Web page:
Lizard Music

REVIEW: Lizard Music “Arizone!”


Lizard Music – Arizone!

This is certainly a well-produced CD that’s sonically crisp, & atmospheric. This NJ rock quartet is reminiscent of the best elements of ancient times: The Beatles, & Klaatu on the opener “The Crow Flies.”

Of course, they go punkier on “The Mixtape,” which goes to show the band isn’t exactly original musically but has their influences embedded in their skill. I guess it’s wise they didn’t follow the lead of their first song – the versatility shines & the songs are short.

There are 15 tunes on this highly polished LP. On cut 3 “Keystone Cops,” they’re in a Korgis, (“Everybody’s Got To Learn Sometime” “If I Had You”) & Stackridge (“The Volunteer”) gear. That’s admirable (don’t laugh, some Stackridge was produced by The Beatles’ George Martin & some by Tony Ashton).

Lizard Music is brilliantly arranged & performed with dynamic Deaf School-Tubes theatrical aggression. The band is creative, & original despite sounding like their forbearers.

“Arizone!” is creepy but tantalizing sound. Vocals are borderline Sparks (by L.A. Mael Brothers — “At Home, At Work, At Play”). Then add Beach Boys harmonies, shift to a “96 Tears,” era organ by ? & the Mysterians, & back to the Beach Boys. Cool.

Lizard Music

Arizone! (Drops Oct 8-Omnivore Recordings) is entertaining. I’d like to say it’s bombastic, but it’s balanced. As the CD progresses, however, they begin to lose inspiration & steam. Pristine sound persists, with many infectiously melodic inventive tunes. The earlier songs have a more expansive landscape.

Their first LP in 25-years, these fellows are good. Will it work in 2021? That’s the question.

The tint of New Wave as depicted by the marvelous 70s band New Muzik (“Islands,” “Straight Lines”) & the still in existence Dutch band Gruppo Sportivo (“I Said No”) are evident. Is Lizard Music imitating? No. Not at all. They fit into this motorized music like a hot cylinder.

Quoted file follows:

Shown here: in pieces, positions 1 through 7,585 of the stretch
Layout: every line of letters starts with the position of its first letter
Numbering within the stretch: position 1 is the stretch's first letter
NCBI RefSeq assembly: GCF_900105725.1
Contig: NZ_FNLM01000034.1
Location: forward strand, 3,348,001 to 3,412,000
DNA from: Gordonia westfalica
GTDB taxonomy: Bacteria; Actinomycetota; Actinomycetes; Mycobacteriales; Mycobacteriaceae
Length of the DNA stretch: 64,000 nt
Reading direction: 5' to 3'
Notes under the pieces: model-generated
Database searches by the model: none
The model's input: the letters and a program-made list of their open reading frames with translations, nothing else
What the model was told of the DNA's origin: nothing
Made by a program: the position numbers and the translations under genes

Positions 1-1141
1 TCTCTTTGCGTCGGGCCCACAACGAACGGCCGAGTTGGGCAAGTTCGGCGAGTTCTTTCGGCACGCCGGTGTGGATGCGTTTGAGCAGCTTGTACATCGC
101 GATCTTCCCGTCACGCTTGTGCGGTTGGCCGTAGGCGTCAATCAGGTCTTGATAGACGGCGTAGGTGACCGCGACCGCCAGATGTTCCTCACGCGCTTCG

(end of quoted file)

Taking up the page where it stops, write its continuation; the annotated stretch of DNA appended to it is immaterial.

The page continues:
Born in Atlantic Highlands, NJ (1989) the band creates an other-worldly surreal musical environment (even Smashing Pumpkins & XTC borrowed from). The clarity & separation produced make this one of the year’s best. But probably a long shot for today’s market. I’m older – I think it’s great.

A misstep? Yeah, 2: “Laughing In the Face of Love,” has tight music, marvelously performed. It gallops along reliably but it’s drenched in 60s tradition, too much so. Some may embrace this silliness others dismiss it with its “Ghost Riders In the Sky,” type guitar. “You Should Be Proud,” is sound effects, dialogue & nothing.

“What’s My Line,” is curious with its Troggs’ “Wild Thing,” ocarina (flute). A good riveting rocker: “Make That Drink To Go.” “Better Believe,” shifts into a moody melody & retains the treated vocals.

The band: Chris Apple (bass/keys/trumpet/vocals), Wilco’s Mikael Jorgensen (keys/guitar/vocals), Erik Paparozzi (guitar/keys/vocals) & Craig Smith (drums/percussion/keys/vocals).

Moist cheesecake for the ears.

Photo courtesy: Lizard Music Facebook. The 54-minute CD: available @

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